Featured Research

from universities, journals, and other organizations

Dinosaur shook tail feathers for mating show

Date:
January 4, 2013
Source:
University of Alberta
Summary:
A researcher's examination of fossilized dinosaur tail bones has led to a breakthrough finding: some feathered dinosaurs used tail plumage to attract mates, much like modern-day peacocks and turkeys.

Peacock. A University of Alberta researcher's examination of fossilized dinosaur tail bones has led to a breakthrough finding: some feathered dinosaurs used tail plumage to attract mates, much like modern-day peacocks and turkeys.
Credit: qayyum125 / Fotolia

A University of Alberta researcher's examination of fossilized dinosaur tail bones has led to a breakthrough finding: some feathered dinosaurs used tail plumage to attract mates, much like modern-day peacocks and turkeys.

Related Articles


U of A Paleontology researcher Scott Persons followed a chain of fossil evidence that started with a peculiar fusing together of vertebrae at the tip of the tail of four different species of dinosaurs, some separated in time and evolution by 45 million years.

Persons says the final vertebrae in the tails of a group of dinosaurs called oviraptors were fused together forming a ridged, blade-like structure. "The structure is called a pygostyle" says Persons. "Among modern animals only birds have them."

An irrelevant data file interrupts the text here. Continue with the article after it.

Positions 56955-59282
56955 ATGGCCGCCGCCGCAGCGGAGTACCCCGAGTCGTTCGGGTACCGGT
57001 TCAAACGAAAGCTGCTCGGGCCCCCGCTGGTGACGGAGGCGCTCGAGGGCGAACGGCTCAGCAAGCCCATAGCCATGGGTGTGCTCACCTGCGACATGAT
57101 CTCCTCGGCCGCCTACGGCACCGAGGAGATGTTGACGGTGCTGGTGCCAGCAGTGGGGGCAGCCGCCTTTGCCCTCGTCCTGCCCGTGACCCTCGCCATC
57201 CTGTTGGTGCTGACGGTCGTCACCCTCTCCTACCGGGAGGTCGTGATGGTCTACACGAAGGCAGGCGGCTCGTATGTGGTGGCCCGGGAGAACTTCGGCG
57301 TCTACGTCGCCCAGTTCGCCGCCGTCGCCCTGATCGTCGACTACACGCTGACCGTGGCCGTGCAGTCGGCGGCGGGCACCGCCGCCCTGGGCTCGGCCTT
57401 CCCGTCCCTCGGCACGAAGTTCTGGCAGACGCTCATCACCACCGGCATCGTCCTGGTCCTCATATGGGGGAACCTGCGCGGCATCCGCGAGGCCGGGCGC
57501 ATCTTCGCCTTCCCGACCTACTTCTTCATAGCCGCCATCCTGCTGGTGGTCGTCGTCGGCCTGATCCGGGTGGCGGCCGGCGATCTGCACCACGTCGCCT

Researchers say fossils of Similicaudiptery, an early oviraptor, reveal feathers radiating from the fused bones at the tail tip. Similicaudiptery was not known to be a flying dinosaur and Persons contends its tail feathers evolved as a means of waving its feathered tail fans.

No direct fossil evidence of feathers has been found with the fossils of the oviraptors that followed Similicaudiptery, but Persons says there is still strong evidence they had a feathered tail.

Persons reasons that because the later oviraptor had the same tail structure as the feathered Similicaudipteryx, the tails of later oviraptors' still served the same purpose, waving feathered tail fans.

Persons says the hypothesis of oviraptor tail waving is supported by both the bone and muscle structure of the tail.

Individual vertebrae at the base of an oviraptor's tail were short and numerous, indicating great flexibility. Based on dissections of modern reptile and bird tails, Persons reconstruction of the dinosaur's tail muscles revealed oviraptors had what it took to really shake their tail feathers.